The first and current director of the Military Staff of the rapid reaction force is Lt. Gen. Rainer Schuwirth. Schuwirth, a German, was chosen over France’s Lt. Gen. Marcel Valentin who, also in the running for the role, was passed over for allegedly political reasons. Schuwirth was department chief at nato from 1994-1996. The French are no longer a part of nato’s military command structure. Putting Schuwirth in power avoided tensions between the military structures of the EU and nato.

In this way, German leadership is serving as a convenient link between nato and the EU.

“Schuwirth represents the Bundeswehr’s [German army’s] quiet determination to insert itself between the French and Americans to defuse the smoldering conflict. Unlike the French, who pulled out of nato’s military command in 1966 to assert [military] independence, the Germans hold top positions in nato and will use their transatlantic experience and contacts to shape Europe’s emerging security and defense policy without needlessly or gratuitously alienating Americans” (Los Angeles Times, Dec. 31, 2000; emphasis mine throughout).

So, as nato becomes increasingly obsolete in Europe—its original purpose of containing the Soviet Union no longer existing—Germany is simply transferring its influence from that organization to the new, up-and-coming EU military force.

On the domestic security front, the head of the European Union’s law enforcement organization, Europol, is Jurgen Storbeck, also a German. This critical institution combats organized crime such as drug trafficking, immigration networks, vehicle trafficking, trafficking in human beings including child pornography, forgery of money and other means of payment, trafficking in radioactive and nuclear substances, and terrorism.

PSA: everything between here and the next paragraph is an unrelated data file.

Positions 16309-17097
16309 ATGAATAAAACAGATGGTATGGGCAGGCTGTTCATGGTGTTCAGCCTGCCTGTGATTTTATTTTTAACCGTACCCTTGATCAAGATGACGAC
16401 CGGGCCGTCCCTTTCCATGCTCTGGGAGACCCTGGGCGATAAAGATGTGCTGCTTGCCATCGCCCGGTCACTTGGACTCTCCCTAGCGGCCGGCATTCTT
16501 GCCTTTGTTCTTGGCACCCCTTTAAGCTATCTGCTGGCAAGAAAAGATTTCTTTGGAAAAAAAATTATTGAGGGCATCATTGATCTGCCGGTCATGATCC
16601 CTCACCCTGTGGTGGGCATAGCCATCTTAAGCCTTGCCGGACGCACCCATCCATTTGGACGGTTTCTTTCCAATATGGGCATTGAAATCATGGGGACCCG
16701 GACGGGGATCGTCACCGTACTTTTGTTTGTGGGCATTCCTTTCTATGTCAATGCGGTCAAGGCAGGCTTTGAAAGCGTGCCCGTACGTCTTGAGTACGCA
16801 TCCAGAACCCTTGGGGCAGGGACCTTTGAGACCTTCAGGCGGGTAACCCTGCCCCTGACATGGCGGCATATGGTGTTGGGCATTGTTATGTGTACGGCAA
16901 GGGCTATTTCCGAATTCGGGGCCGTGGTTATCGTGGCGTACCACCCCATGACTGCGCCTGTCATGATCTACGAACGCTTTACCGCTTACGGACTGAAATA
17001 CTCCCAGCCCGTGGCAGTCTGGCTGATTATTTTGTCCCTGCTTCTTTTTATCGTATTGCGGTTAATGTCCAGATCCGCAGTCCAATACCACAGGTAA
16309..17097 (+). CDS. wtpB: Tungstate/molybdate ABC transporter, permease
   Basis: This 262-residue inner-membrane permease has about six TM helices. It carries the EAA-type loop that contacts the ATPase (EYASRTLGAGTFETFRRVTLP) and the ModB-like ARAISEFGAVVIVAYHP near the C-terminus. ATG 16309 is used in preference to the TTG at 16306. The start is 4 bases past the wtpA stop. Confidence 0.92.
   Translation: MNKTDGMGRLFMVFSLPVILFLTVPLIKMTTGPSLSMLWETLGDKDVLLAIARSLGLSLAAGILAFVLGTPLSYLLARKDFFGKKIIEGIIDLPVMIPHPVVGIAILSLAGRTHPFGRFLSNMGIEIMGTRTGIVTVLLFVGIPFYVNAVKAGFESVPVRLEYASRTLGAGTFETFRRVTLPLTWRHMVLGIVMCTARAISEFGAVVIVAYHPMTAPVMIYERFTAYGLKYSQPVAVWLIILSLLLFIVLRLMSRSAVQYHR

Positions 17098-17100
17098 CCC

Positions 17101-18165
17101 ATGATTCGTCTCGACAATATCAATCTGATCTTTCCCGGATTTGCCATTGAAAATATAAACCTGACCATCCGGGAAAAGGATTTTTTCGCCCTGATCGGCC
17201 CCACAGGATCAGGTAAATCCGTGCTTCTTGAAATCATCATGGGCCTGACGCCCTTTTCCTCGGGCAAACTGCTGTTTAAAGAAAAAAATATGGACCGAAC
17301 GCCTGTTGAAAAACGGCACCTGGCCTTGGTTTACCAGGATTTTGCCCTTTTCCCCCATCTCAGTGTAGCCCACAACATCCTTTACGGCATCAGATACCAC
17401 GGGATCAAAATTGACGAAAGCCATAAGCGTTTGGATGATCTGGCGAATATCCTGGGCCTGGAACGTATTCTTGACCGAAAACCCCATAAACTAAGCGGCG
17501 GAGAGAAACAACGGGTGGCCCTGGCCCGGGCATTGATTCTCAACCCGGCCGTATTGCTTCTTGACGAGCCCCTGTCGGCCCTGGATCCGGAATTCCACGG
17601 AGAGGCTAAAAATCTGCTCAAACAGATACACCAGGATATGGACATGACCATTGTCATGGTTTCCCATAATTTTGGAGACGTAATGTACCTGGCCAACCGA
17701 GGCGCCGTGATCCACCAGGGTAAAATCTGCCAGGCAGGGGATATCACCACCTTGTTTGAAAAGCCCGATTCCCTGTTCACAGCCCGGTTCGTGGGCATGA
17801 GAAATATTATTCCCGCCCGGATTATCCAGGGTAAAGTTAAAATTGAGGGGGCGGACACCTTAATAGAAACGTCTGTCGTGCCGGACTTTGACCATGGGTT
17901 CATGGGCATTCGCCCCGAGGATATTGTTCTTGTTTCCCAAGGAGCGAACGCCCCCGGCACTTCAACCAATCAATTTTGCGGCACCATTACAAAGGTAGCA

Diplomatic Actions

Germany’s assistance in peacekeeping missions thus far has boosted the confidence of many who were skeptical of a country that caused two world wars. Now, because of their efforts in the last several years, the Germans are seen as consistent and unbiased peacemakers. They have been involved in many Middle East mediations, as well as some in Afghanistan. The Germans gained a diplomatic coup by negotiating for the peace process following the war in Afghanistan to be brokered in Berlin.

In addition, they have taken on long-standing American problems. A Los Angeles Times article titled “Germany, Once a Menace, Sees New Future as a Peace Broker” says that “The ambition to broker cease-fires and bolster trust through freer trade has taken German diplomats in recent months to North Korea, Libya and Cuba—all so-called ‘nations of concern’ with which the United States has poor relations and little clout” (Aug. 30, 2001).